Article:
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Straight to question, how do you analytically integrate factorial function like the following: $\int_0^\infty 1/(n-1)!\, \mathrm dn\ $. This is equivalent to $\int_0^\infty 1/Γ(n)\, \mathrm dn\ $ but how do you integrate something like this. Using grapher shows a nice smooth graph that converges quickly.

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  • $\begingroup$ Use the reflection formula for the Gamma function and then its integral definition $\endgroup$ – Yuriy S Jul 6 '16 at 5:59
  • $\begingroup$ I still don't get it, can you please show me. 🐸 $\endgroup$ – akira kato Jul 6 '16 at 6:14
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    $\begingroup$ The Fransén–Robinson constant. $\endgroup$ – nospoon Jul 6 '16 at 6:54
  • $\begingroup$ Never heard of it, thanks for introducing it to me. $\endgroup$ – akira kato Jul 6 '16 at 12:22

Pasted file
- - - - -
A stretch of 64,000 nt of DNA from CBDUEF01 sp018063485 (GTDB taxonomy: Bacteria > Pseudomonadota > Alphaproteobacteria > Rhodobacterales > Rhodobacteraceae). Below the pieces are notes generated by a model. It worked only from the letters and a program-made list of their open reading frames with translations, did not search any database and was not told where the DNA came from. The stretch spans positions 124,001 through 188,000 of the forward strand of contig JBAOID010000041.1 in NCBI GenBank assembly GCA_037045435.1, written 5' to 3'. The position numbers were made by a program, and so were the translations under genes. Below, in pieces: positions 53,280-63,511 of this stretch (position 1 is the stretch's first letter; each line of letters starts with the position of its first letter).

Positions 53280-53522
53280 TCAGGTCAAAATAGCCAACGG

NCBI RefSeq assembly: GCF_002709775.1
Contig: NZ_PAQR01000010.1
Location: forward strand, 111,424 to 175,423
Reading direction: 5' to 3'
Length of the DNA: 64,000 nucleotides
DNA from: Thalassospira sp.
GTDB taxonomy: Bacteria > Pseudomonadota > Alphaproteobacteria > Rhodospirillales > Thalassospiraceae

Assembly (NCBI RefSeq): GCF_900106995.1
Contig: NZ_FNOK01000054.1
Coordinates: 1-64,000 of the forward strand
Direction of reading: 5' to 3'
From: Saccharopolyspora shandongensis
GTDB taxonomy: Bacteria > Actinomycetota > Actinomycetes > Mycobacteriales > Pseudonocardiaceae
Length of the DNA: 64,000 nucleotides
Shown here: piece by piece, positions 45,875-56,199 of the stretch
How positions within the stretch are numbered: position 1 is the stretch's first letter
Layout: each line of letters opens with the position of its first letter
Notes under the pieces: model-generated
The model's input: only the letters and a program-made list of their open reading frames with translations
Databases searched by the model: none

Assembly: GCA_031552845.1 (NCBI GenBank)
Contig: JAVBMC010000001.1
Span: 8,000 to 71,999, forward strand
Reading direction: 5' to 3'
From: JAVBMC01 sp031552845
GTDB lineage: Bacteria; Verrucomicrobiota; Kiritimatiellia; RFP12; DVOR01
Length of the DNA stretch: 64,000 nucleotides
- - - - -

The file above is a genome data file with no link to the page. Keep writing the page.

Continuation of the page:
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A hint.

Your integral is:

$$I=\int_0^\infty \frac{dx}{\Gamma(x)}$$

By reflection formula for the Gamma function:

$$\frac{1}{\Gamma(x)}=\frac{1}{\pi} \Gamma(1-x) \sin \pi x$$

$$I=\frac{1}{\pi} \int_0^\infty \Gamma(1-x) \sin \pi x~ dx$$

Now by the integral definition of the Gamma function we get:

$$\Gamma(1-x)= \int_0^\infty \frac{e^{-t}}{t^x}dt$$

So now the integral becomes:

$$I=\frac{1}{\pi} \int_0^\infty \int_0^\infty \sin (\pi x)~ \frac{e^{-t}}{t^x}~dt ~ dx$$

$$I=\frac{1}{\pi} \int_0^\infty \int_0^\infty \sin (\pi x)~ e^{- \ln(t) x} e^{-t}~dt ~ dx$$

See @nospoon's comment. No closed form is available, apparently, but maybe this hint might still help.

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  • $\begingroup$ I get it now, thanks. $\endgroup$ – akira kato Jul 6 '16 at 12:22

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